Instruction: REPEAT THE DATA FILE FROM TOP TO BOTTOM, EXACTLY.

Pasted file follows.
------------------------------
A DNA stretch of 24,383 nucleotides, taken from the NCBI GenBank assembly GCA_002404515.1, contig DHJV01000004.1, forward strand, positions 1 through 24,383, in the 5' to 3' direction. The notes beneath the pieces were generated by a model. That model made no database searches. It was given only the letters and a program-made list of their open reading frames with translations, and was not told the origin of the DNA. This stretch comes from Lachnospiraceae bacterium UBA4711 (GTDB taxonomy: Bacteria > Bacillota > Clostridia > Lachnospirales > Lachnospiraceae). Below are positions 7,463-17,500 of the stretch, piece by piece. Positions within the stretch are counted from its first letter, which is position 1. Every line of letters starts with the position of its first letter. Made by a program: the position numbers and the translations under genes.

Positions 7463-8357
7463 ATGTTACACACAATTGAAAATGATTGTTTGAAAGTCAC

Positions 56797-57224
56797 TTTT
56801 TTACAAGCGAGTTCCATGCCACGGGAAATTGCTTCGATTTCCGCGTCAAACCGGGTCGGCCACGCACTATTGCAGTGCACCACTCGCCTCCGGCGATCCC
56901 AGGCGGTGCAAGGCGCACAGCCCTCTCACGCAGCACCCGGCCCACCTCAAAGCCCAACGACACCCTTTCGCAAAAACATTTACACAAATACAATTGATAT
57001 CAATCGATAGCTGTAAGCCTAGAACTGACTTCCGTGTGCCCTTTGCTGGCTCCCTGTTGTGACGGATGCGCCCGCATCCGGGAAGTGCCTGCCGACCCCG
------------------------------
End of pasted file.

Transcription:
A DNA stretch of 24,383 nucleotides, taken from the NCBI GenBank assembly GCA_002404515.1, contig DHJV01000004.1, forward strand, positions 1 through 24,383, in the 5' to 3' direction. The notes beneath the pieces were generated by a model. That model made no database searches. It was given only the letters and a program-made list of their open reading frames with translations, and was not told the origin of the DNA. This stretch comes from Lachnospiraceae bacterium UBA4711 (GTDB taxonomy: Bacteria > Bacillota > Clostridia > Lachnospirales > Lachnospiraceae). Below are positions 7,463-17,500 of the stretch, piece by piece. Positions within the stretch are counted from its first letter, which is position 1. Every line of letters starts with the position of its first letter. Made by a program: the position numbers and the translations under genes.

Positions 7463-8357
7463 ATGTTACACACAATTGAAAATGATTGTTTGAAAGTCAC

Positions 56797-57224
56797 TTTT
56801 TTACAAGCGAGTTCCATGCCACGGGAAATTGCTTCGATTTCCGCGTCAAACCGGGTCGGCCACGCACTATTGCAGTGCACCACTCGCCTCCGGCGATCCC
56901 AGGCGGTGCAAGGCGCACAGCCCTCTCACGCAGCACCCGGCCCACCTCAAAGCCCAACGACACCCTTTCGCAAAAACATTTACACAAATACAATTGATAT
57001 CAATCGATAGCTGTAAGCCTAGAACTGACTTCCGTGTGCCCTTTGCTGGCTCCCTGTTGTGACGGATGCGCCCGCATCCGGGAAGTGCCTGCCGACCCCG